by Andrea Renee Cox
Are distractions holding you back? Is your desk buried under clutter? What keeps you from checking things off your to-do list?
For most of my life I have struggled with focus and organization. My excuse is I have lived with undiagnosed attention deficit disorder. I only know this because several of my tutoring students have been diagnosed with ADD, and I share the same symptoms and struggles that they deal with on a daily basis. Thankfully, God has revealed to me through trial and error what works and what doesn’t for me where organization and focus are concerned. That is not to say I have it mastered by any means; I do not. It is something I have to constantly work at and force myself to try and try and try again until I get it right for any given moment.
1. Put away distractions.
Over the years, I’ve had to learn to put away my toys, books, and sports (my TV is constantly tuned to some game or match, it seems) during times when I need complete focus. This still remains my most difficult distraction, as I am quite a sports nut (I’m watching the US Open Women’s Championship as I’m writing this). But it’s important to shut everything off and set everything aside when working on something that requires my undivided attention. Having complete silence sometimes helps me listen to my creative side as I work on my writing projects, or just simply focus better on grading papers from my tutoring students, or doing household chores to the best of my ability and in a decent amount of time.
2. Avoid the kitchen.
By this, I mean not to take a million trips to the kitchen for snacks, beverages, or to throw something away. The way I’ve conquered this one is by having a small variety of snacks on or near my desk and always grabbing a bottle of water or a cup of cocoa before starting on my current work-in-progress. Also, I either pull a trash can close or start a small pile that is out of the way and then go dump it all on one of my restroom breaks. Shopping for work time snacks is a fun thing; it allows me to visit a couple of aisles I usually avoid at the store (too many options that can add up quickly!). And I find that, by putting a little bit of special attention on which snacks I choose for my work time, I become less concerned with what I’ll be munching on while I’m working, because I already put out the special attention to that very thing. Prep work beats distraction in this case.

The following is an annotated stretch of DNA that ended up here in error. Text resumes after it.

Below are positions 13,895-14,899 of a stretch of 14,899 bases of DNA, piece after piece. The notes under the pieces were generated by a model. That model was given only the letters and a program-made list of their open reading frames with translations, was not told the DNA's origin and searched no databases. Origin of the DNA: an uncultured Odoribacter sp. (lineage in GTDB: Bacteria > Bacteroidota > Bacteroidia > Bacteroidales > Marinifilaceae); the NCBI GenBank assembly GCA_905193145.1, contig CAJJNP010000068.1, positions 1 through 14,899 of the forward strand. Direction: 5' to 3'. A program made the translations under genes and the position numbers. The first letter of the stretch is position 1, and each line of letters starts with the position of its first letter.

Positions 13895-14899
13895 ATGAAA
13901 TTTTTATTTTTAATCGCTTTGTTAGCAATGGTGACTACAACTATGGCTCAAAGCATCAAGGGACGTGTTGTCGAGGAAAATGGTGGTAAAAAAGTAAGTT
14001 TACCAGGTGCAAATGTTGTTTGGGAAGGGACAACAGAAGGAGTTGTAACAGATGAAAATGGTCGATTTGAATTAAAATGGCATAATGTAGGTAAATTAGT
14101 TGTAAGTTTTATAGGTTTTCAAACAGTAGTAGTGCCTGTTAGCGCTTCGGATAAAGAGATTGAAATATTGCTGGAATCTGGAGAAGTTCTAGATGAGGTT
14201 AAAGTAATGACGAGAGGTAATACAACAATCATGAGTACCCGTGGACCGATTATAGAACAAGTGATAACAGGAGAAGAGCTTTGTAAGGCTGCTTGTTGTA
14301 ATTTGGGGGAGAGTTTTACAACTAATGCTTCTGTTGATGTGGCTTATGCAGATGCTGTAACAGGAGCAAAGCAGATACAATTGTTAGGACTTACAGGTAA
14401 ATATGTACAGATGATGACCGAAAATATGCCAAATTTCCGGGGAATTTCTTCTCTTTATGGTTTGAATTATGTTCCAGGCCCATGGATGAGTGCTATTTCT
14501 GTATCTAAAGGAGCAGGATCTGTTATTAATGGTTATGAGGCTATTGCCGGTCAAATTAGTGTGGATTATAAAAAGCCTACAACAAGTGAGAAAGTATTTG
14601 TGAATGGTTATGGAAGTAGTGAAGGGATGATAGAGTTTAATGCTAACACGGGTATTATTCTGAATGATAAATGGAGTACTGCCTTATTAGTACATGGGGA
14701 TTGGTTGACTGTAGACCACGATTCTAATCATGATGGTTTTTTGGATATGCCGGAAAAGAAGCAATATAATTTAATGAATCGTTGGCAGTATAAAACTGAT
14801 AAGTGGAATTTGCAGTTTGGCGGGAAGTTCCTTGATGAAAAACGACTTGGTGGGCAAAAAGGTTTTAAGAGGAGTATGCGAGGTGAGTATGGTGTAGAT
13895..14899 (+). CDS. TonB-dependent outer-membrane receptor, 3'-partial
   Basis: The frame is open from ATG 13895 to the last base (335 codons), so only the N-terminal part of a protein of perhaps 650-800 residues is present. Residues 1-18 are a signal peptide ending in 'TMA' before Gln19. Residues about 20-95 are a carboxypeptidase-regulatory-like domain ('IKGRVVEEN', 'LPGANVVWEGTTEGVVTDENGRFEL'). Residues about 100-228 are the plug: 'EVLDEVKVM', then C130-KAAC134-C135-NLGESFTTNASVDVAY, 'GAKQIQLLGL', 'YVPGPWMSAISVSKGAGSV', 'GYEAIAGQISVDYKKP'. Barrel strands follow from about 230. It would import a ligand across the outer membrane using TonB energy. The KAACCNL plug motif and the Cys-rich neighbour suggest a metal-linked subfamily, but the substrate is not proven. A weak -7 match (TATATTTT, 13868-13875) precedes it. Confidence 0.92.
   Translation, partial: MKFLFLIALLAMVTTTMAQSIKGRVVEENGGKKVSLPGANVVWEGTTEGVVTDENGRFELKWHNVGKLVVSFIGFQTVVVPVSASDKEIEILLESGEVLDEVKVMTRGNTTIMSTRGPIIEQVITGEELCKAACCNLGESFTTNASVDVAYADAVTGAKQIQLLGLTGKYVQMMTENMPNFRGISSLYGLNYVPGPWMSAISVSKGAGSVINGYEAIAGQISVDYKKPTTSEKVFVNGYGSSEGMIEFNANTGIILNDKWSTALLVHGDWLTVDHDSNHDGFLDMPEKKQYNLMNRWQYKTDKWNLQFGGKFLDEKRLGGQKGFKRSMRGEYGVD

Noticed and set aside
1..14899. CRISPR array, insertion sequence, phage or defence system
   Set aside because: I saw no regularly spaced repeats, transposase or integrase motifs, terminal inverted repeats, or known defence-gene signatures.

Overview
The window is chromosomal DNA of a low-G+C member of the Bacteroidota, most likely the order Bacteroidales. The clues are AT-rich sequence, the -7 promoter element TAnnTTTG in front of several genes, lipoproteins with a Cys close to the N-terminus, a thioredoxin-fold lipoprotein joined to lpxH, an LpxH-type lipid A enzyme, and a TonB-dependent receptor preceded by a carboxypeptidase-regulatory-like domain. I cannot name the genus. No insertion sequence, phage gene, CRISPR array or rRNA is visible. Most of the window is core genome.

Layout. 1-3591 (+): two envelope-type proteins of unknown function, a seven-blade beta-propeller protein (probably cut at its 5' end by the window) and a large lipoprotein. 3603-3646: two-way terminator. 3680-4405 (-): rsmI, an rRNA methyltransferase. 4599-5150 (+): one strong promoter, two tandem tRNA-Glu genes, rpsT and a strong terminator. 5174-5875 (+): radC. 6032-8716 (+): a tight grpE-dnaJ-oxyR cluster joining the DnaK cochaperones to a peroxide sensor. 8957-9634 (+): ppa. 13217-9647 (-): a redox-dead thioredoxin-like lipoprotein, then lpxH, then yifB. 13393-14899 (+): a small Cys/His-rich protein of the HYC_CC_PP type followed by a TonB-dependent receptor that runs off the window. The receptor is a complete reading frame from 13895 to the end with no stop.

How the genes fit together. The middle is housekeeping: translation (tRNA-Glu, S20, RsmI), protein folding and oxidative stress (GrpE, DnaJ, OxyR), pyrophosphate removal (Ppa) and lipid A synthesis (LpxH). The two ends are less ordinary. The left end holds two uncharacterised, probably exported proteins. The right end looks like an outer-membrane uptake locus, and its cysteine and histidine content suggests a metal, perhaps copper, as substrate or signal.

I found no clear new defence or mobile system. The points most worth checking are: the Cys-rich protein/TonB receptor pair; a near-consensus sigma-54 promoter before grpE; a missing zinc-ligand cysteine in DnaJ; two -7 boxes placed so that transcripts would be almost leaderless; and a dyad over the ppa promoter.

3. Use a kitchen timer.
On days I’m really struggling to keep my focus for more than five or ten minutes at a time, I pull out my kitchen timer and set it for twenty or thirty minutes and keep my rear in the chair, even if my mind isn’t cooperating and pulling out the work I need it to accomplish. After each ding from the timer, I get up and stretch my legs for a couple of minutes, sometimes take a restroom break or wash a few dishes, something to use up some of my extra energy. Then I set the timer and sit down again, hoping and praying for better focus this time. On my good days, I can get cruising on my project and work straight through the ding and into the next twenty or more minutes. Those days get me setting the timer for forty-five minutes or an hour after my next break, if I reset the thing at all. Other days I don’t get much done and just sit there with a wandering mind. But the timer seems to help on most occasions, and I only pull it out when necessary, for I don’t want to depend on it if I don’t need it.
4. Set attainable goals.
At the beginning of each work session, whether it be writing, tutoring, or doing household chores, I set reasonable, attainable goals for myself. If I don’t do this, my mind sees only the big picture of what must be done to be completely finished with the given project. Talk about being overwhelmed! My mind tends to shut down under such circumstances, forcing me to accomplish absolutely nothing. If I set goals that I can accomplish in one day, then my mind relaxes and works at a steady pace so that I may slowly but surely reach those goals. Some days are better than others, and my to-do lists sometimes get completely checked off. But each day I set these goals, I have hope and feel encouraged that I can actually make progress and reach that often unattainable elation called concentration. Which then leads to success and confidence.
What tips for organization and focus have you learned over the years?
Thanks for stopping by today! I look forward to hearing your thoughts in the comment section below. And don’t forget to drop by next Monday for my latest article.
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